Scientists find key errors in the study of future health of CRISPR babies, retract paper

Study suggesting CRISPR babies might die early than other people has been retracted

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A paper published in June raised questions over the future health of the world's first gene-edited babies. However, it has been now retracted by the scientists after they found out there were key errors which might have affected the conclusion.

The study suggested at that time that people with "two copies of a natural genetic mutation that confers HIV resistance" will be at greater risk of dying early than other people.

This study was conducted after the controversial experiments conducted by Chinese scientist He Jiankui, who tried to recreate the effects of this mutation in the gene CCR5 with the help of the gene-editing tool, CRISPR, in human embryos.

Last year, the twin girls born as a result of the work did not carry the exact mutation, but still the study gained attention because of the relevance it has to such experiments.

David Schaffer/ UC Berkeley

However, a number of studies that took place analysing new data from genome databases which comprise sequences from hundreds of thousands of people found no evidence that people with mutation die earlier than other people.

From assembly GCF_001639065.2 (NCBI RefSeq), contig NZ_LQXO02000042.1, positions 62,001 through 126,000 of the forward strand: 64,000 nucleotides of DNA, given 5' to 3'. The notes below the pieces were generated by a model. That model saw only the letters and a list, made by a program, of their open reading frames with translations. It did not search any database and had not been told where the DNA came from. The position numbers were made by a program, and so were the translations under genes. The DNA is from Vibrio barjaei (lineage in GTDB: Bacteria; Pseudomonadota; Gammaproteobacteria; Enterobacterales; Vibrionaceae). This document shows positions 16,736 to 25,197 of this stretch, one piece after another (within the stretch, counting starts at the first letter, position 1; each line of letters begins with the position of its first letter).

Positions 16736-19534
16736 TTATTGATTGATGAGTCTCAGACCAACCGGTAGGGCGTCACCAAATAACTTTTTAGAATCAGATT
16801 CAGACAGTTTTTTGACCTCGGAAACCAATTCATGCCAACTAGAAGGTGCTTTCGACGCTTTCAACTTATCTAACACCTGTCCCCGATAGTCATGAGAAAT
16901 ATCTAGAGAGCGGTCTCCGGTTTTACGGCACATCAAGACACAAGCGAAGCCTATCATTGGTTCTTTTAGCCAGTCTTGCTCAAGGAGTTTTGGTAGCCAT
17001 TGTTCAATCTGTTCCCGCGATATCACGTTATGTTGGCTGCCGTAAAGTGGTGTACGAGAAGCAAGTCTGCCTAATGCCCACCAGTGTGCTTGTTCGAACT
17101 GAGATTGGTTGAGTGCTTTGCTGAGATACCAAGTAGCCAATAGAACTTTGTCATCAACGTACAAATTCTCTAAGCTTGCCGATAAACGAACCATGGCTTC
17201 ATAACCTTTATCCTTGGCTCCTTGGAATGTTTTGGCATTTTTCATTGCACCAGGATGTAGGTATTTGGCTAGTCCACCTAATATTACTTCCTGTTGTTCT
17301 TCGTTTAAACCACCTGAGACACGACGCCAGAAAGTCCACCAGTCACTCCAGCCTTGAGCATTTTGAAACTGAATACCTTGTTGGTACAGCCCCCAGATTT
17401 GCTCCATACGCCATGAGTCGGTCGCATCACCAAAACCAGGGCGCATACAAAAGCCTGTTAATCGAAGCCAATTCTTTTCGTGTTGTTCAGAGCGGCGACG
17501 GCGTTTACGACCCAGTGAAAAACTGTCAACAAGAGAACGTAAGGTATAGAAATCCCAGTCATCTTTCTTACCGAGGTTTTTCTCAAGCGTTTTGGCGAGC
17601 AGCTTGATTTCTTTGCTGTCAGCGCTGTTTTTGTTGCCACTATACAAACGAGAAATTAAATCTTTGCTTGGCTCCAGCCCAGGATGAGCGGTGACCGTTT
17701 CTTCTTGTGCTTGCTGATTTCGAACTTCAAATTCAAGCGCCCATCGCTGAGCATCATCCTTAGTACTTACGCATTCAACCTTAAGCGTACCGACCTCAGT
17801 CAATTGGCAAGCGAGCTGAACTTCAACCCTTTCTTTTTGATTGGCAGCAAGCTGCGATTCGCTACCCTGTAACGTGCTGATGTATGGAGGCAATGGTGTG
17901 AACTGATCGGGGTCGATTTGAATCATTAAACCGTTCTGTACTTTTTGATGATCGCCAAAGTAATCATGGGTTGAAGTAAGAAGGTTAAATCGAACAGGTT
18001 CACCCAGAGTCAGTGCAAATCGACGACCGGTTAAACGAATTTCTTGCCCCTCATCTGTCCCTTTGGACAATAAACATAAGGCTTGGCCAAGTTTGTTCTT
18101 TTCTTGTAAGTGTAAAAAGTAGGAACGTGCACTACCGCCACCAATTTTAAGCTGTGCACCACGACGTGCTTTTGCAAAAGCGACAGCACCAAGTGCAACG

The error in the study about CCR5 was caused because of technical errors of trying to find out how mutation was identified in a population-health database. Rasmus Nielsen, who led the study and is a population geneticist at the University of California retracted the paper on October 8 and said, "I feel I have a responsibility to put the record straight for the public."

Interestingly, Nielsen also co-authored one of the papers rebutting its findings, as mentioned by Nature. Questions over the conclusion of the study started soon after its publication.

Scientists find key errors in the study of future health of CRISPR babies, retracts paper

Reportedly, an epidemiologist at the University of Bristol, UK, Sean Harrison, tried to replicate the findings and did not have UK Biobank data which was used by Nielsen and his Berkeley colleague, Xinzhu Wei, used for the study.

So, he analysed the genetic variants which were near it on the genome and it should have come up with the same result but they didn't. He shared his findings in a series of tweets and also later in a blog post.